By Abby Foster

Increasingly, Pennsylvania’s chemical industry is using natural gas transported by the country’s extensive pipeline network as a feedstock to make products you use every day — from clothes to shampoo. That includes items that are vital to our medical community in fighting the COVID-19 pandemic.

Disinfectants, intensive care medical equipment, personal protective equipment, therapeutics and laboratory supplies are all created using, or supported by, the chemical manufacturing industry here in our state.

The $24 billion chemical industry in Pennsylvania, the eighth-largest chemical-producing state, supports 90,000 jobs. It’s been around-the-clock work for many of these employees during the pandemic to keep our front-line workers equipped while keeping your households running smoothly.

Natural gas liquids such as ethane, propane and butane are essential to producing much of the critical equipment our hospitals use to treat COVID patients. For instance, propane — one of the natural gas liquids moved through Energy Transfer’s Mariner East pipeline system — is the raw material used to make polypropylene, which is used in surgical masks, gloves and wipes.

A combination of propane, butane and ethane makes polystyrene, which is used to create tissue culture trays, test tubes and petri dishes. Ethane is used to make ethylene, which is a key ingredient in oxygen masks, IV infusion sets, surgical gloves, face shields and ventilators. And ethane, propane and butane are active pharmaceutical ingredients and used in packaging for just about everything.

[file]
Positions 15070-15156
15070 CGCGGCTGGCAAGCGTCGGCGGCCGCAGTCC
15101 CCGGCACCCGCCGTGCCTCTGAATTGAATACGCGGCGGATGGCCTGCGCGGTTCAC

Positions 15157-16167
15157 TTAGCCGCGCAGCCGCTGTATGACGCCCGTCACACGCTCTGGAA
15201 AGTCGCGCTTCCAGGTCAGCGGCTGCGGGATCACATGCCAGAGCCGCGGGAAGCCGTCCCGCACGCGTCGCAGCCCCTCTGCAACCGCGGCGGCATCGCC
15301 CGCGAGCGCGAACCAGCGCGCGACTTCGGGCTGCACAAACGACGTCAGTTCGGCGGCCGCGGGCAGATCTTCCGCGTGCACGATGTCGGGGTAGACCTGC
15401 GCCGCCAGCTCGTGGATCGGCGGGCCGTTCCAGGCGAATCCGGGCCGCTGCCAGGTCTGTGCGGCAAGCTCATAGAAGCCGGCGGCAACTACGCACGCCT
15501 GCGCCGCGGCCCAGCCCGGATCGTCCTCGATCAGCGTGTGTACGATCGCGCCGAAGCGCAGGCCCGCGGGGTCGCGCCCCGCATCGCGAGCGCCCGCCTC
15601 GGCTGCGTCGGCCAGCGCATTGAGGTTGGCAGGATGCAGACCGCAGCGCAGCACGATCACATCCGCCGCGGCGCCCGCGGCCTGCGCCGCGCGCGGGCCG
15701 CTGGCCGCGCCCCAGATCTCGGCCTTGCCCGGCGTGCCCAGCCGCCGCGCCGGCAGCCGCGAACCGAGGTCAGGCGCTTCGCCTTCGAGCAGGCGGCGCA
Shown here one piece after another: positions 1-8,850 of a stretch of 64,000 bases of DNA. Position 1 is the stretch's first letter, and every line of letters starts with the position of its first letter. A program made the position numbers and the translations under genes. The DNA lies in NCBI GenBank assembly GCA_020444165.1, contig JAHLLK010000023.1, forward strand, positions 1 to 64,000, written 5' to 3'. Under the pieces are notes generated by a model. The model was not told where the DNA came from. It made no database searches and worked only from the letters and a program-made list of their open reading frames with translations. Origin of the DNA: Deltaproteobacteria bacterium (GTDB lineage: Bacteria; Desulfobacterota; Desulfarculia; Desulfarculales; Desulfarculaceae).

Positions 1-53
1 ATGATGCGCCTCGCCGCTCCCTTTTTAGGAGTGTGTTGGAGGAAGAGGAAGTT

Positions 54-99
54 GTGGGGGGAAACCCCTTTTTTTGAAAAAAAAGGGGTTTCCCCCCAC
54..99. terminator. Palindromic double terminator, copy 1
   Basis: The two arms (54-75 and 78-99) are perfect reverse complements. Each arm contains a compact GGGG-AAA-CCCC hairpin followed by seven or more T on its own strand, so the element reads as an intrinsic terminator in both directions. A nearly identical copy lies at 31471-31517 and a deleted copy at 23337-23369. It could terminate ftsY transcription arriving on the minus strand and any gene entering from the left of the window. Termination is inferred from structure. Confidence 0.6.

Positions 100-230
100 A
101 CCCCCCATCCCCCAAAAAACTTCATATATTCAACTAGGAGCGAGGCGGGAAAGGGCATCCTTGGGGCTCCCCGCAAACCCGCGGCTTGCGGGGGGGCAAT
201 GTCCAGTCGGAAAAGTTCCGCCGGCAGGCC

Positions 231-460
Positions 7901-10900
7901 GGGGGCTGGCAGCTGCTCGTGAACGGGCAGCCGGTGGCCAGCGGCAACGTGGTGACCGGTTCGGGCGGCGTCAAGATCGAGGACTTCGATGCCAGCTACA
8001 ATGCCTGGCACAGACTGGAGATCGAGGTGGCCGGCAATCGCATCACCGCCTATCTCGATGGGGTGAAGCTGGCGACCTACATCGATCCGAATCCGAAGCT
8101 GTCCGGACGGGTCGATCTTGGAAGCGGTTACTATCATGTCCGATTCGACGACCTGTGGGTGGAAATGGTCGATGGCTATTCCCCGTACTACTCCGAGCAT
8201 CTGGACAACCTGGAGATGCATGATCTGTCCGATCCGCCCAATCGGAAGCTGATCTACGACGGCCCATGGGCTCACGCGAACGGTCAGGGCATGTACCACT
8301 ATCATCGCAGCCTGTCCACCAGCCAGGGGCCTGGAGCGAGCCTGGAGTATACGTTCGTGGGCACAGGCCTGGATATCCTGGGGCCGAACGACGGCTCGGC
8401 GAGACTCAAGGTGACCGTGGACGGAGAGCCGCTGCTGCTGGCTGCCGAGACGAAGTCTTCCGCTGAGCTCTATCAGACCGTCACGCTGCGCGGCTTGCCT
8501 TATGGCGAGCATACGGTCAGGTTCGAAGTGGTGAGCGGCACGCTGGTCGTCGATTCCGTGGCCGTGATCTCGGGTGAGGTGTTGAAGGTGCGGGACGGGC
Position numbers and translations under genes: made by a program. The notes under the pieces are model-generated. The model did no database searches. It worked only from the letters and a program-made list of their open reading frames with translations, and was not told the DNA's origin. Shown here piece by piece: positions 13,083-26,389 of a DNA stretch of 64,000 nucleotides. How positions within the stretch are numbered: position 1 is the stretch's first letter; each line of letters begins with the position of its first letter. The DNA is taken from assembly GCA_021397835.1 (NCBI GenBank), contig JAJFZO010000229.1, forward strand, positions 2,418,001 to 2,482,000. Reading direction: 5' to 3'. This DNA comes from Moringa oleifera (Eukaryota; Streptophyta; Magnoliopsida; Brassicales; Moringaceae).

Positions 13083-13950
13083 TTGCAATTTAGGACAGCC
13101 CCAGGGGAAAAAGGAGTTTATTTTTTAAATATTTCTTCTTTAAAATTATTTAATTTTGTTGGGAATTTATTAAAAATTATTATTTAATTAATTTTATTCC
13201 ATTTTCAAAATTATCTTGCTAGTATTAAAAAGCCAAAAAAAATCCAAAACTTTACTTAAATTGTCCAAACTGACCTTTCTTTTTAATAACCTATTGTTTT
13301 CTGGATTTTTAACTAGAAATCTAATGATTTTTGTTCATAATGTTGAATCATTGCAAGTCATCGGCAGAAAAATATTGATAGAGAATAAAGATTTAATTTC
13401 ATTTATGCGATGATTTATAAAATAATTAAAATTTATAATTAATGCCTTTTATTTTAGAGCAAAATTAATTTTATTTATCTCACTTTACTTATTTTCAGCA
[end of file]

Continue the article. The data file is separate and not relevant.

The industry is a robust part of our economy, and we are fortunate in Pennsylvania to rely less on global manufacturers under stress from unprecedented demand during the pandemic and more on our domestic manufacturing capabilities.

In fact, it’s a growing industry. The opportunity for chemical and petrochemical manufacturing growth in the region based on the utilization of our natural gas resources is projected at $35 billion in new capital investment and 100,000 new jobs by 2025. The chemical industry could present some of the best future job opportunities in Pennsylvania, especially for young people whose plans have been derailed by the pandemic.

Although the pandemic is altering how we live and work, we can count on Pennsylvania’s chemical industry to keep the economy moving as it creates the products necessary to keep us all safe and healthy.

Abby Foster is president of the Pennsylvania Chemical Industry Council.